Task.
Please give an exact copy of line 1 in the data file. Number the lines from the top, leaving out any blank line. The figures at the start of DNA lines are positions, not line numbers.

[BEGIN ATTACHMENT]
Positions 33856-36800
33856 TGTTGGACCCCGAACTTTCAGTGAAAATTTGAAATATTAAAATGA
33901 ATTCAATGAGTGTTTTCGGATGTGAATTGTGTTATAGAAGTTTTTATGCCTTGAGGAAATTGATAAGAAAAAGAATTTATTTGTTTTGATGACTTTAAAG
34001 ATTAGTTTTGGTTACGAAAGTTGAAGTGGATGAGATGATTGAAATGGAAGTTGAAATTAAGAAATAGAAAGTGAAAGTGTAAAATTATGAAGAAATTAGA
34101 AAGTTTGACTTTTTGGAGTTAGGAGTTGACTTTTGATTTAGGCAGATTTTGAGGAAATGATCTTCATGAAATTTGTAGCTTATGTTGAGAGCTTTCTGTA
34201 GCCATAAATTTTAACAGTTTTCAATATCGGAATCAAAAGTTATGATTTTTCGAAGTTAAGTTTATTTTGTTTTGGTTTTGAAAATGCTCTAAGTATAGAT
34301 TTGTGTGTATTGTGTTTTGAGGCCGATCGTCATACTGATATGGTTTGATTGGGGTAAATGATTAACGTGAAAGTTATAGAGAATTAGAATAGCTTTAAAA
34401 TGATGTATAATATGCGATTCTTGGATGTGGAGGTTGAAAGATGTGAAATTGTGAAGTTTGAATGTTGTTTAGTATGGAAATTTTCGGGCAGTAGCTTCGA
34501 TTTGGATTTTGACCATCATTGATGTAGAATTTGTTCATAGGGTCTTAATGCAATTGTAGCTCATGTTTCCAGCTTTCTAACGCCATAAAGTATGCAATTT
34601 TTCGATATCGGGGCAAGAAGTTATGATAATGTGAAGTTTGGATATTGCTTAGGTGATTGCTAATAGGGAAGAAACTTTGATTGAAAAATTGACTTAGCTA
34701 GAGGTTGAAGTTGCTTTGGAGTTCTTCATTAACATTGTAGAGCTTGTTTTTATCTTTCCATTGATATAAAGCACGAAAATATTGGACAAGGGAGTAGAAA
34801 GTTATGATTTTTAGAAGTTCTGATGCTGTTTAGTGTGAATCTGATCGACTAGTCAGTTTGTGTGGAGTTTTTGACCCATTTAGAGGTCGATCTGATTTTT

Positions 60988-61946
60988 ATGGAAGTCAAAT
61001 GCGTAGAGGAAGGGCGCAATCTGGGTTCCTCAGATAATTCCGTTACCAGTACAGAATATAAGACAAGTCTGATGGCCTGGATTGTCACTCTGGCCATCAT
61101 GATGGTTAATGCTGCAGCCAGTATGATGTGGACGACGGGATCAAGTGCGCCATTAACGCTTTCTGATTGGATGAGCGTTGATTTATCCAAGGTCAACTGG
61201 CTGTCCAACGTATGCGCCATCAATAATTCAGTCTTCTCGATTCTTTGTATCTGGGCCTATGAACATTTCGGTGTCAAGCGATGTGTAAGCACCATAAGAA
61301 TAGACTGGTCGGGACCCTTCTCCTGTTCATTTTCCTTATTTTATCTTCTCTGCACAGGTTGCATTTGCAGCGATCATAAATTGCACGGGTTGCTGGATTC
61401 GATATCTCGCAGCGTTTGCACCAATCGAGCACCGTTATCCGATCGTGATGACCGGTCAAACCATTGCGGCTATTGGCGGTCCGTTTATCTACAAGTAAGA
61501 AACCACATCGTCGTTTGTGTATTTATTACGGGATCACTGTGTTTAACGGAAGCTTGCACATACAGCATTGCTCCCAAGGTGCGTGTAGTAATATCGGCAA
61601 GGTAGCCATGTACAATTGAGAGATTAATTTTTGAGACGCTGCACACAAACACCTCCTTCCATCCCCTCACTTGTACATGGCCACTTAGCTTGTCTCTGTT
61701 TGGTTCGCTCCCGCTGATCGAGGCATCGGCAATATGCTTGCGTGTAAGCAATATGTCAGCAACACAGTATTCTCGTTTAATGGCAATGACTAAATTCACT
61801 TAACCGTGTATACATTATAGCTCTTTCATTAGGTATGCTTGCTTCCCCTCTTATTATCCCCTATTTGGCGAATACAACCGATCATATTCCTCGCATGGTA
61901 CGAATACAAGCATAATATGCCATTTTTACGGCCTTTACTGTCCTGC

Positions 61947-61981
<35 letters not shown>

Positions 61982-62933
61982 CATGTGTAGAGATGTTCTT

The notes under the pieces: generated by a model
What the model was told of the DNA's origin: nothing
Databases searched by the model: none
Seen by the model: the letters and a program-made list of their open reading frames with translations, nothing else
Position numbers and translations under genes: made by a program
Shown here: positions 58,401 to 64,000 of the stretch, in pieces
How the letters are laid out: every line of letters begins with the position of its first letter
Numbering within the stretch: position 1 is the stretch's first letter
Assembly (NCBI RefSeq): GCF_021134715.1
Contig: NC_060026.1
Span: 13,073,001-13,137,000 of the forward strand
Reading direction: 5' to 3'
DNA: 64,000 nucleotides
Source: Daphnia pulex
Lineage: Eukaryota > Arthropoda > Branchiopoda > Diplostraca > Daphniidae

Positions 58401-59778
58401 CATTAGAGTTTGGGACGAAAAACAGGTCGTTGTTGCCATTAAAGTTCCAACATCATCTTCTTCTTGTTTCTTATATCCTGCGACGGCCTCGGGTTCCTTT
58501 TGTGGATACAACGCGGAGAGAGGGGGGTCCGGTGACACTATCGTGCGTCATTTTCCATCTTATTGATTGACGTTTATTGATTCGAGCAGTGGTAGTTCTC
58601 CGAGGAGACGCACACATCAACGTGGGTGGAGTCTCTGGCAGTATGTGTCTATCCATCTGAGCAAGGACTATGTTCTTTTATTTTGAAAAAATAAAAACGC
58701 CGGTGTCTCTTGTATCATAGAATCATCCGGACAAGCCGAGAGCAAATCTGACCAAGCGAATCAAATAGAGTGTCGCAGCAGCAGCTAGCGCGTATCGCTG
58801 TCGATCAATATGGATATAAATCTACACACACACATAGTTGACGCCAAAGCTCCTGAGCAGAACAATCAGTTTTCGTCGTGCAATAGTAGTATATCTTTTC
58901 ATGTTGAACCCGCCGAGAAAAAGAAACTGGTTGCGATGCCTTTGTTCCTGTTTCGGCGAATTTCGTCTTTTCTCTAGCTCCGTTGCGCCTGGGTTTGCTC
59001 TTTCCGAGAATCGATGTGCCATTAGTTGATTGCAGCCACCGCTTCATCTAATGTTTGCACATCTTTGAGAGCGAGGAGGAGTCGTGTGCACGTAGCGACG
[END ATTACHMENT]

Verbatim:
Positions 33856-36800